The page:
2008 will probably go down in history as one of the worst for Tennessee’s gay, lesbian, bisexual, and transgender community. The attacks we faced hit the full spectrum from the criminal to the legislative to the electoral.
Criminal: The Tennessee Bureau of Investigation released their annual hate crimes report that showed a slight decline in hate crimes based on sexual bias from 2006 to 2007. What we must remember is that from 2005 to 2006 there was a three-fold increase. So it would be fair to say that the number stabilized at an alarmingly high level. Based upon a string of news reports, 2008 was nothing less than a year of hate. The police beating and subsequent murder of Duanna Johnson, the murder of Ebony Whitaker, and the shooting of Leeneshia Edwards all in Memphis painfully illustrate the dangers facing transgender persons in Tennessee. The attacks on three gay men leaving a Johnson City bar and the onslaught of vandalism endured by a Warren County man are reminders that being out is never easy in many parts of our State. The murders of two people at the Tennessee Valley Unitarian Universalist congregation in Knoxville brought home the reality that even our allies are not immune to anti-liberal and anti-gay hate.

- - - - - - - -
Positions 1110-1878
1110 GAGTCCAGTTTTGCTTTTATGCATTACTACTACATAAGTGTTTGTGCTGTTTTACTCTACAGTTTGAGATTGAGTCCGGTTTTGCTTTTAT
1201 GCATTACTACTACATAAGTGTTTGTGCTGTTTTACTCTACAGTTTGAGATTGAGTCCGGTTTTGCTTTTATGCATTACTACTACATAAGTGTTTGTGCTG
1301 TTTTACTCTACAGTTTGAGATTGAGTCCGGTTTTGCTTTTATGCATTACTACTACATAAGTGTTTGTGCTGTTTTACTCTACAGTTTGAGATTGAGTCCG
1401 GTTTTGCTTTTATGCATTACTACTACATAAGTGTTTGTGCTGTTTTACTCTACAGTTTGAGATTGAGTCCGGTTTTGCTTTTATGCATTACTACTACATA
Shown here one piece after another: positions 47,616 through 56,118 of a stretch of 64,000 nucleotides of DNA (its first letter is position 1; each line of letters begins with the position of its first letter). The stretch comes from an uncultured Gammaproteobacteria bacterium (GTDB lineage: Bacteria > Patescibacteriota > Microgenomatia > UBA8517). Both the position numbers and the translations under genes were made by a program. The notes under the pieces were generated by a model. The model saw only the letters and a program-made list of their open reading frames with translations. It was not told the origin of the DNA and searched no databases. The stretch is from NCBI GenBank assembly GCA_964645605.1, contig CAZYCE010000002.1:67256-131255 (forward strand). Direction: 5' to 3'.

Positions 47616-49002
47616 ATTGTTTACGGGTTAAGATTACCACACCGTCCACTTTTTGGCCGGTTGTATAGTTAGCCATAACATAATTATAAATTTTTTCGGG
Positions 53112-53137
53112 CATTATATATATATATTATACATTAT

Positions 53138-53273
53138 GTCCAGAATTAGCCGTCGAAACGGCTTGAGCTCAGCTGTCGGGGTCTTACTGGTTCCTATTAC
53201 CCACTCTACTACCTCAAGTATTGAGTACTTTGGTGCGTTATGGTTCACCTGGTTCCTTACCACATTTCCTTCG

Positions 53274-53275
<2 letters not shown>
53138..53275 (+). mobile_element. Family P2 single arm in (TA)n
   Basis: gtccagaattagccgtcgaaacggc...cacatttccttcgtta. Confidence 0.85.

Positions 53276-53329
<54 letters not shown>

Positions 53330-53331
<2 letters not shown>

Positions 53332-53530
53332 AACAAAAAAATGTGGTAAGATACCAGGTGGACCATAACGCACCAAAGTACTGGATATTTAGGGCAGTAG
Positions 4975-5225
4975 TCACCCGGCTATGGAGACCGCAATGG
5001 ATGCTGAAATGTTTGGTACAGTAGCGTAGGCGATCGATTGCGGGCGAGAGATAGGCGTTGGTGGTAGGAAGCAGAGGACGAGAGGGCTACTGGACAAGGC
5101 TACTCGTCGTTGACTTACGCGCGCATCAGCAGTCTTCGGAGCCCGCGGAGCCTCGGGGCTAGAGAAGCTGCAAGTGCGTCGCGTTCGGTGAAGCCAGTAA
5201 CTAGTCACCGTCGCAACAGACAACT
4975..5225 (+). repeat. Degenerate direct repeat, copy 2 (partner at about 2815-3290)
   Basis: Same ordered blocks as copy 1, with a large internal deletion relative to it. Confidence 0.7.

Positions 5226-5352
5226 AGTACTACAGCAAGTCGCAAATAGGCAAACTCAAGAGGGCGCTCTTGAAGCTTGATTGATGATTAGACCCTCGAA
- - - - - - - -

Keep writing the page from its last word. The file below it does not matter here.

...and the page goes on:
Legislative: The second year of the 105th General Assembly of Tennessee brought renewed attacks on our community’s adoption rights as well as efforts to erase mention of our existence in our public schools. Both bills failed. But the adoption bill remained alive until the first week of May—quite late in the session. And while there was national outrage and some local outrage about the “Don’t Say Gay” bill, there was almost as much attention given to the argument that the bill’s sponsor was not treated fairly in the House K-12 subcommittee because he had asked for but initially not received a roll call vote. People who couldn't manage a word about the perniciousness of the bill didn't waste any time yelling "Not fair" about procedures.
Electoral: Facing an invigorated State Republican party, some Democrats running for legislative seats based their campaigns in part upon opposition to “gay marriage.” Particularly onerous were the radio ads run by both parties’ candidates in the 12th Senate District. Because same-sex marriage is already banned by statute and constitutional amendment in Tennessee, the message was nothing but an appeal to prejudice. It largely turned out to be a losing strategy for Democrats. Conservative Republicans won control of the State House and Senate for the first time since Reconstruction setting up 2009 to be another rough year for the State’s community.